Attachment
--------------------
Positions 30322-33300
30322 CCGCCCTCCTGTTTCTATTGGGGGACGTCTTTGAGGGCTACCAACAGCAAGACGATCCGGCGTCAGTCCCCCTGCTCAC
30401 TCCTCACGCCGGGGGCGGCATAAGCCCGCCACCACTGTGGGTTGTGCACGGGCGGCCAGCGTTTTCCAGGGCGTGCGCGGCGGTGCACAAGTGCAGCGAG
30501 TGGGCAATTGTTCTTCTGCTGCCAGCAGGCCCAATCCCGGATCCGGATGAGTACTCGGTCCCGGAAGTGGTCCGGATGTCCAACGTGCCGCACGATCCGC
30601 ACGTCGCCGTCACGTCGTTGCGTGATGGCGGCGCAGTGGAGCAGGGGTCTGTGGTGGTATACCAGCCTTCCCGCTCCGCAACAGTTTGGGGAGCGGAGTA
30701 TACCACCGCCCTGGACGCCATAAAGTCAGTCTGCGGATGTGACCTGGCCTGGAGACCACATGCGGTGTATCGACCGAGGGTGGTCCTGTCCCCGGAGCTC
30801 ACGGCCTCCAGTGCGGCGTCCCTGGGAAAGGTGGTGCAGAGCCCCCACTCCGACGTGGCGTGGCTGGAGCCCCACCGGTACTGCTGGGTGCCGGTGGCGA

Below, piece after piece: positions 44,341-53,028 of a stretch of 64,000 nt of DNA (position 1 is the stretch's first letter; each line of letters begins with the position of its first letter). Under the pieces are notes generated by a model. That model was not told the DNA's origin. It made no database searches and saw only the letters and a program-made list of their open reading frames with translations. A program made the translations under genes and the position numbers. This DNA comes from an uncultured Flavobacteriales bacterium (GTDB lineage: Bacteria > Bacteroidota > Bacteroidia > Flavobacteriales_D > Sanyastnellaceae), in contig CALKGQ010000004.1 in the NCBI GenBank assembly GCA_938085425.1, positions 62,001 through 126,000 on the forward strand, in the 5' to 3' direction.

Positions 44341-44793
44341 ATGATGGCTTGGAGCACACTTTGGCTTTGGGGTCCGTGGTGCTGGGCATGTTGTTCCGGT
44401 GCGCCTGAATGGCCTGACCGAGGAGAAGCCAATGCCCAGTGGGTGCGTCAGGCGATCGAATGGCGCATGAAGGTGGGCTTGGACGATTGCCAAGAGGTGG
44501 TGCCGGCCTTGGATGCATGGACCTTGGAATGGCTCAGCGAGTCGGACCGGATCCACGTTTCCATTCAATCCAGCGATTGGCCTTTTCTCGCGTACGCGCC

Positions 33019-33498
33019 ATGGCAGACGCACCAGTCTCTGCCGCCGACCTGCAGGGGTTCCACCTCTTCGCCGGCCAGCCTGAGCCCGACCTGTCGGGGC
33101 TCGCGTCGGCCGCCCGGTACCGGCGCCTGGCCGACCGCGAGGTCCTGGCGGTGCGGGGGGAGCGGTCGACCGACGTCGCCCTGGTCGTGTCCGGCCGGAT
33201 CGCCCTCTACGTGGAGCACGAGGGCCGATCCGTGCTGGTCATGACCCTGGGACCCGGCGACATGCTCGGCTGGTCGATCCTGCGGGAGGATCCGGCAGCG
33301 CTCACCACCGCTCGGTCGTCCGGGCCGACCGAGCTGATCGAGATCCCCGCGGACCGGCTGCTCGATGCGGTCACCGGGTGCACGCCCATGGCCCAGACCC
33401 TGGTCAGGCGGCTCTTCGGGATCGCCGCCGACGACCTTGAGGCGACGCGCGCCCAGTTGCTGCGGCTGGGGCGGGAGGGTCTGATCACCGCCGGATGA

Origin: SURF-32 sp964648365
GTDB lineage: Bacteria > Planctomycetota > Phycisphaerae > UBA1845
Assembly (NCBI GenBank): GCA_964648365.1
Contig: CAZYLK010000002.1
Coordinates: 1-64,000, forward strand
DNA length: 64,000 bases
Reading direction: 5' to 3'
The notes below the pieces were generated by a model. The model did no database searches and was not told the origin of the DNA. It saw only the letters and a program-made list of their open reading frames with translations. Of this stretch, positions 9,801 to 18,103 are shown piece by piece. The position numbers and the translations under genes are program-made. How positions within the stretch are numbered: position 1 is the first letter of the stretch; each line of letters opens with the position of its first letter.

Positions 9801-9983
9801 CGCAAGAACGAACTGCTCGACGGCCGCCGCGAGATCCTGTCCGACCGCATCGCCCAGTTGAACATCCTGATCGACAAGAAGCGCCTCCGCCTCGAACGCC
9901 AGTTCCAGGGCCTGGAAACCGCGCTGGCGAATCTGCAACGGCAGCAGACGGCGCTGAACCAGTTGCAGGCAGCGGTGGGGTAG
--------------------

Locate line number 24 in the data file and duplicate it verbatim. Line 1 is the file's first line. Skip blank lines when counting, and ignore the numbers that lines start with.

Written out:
DNA length: 64,000 bases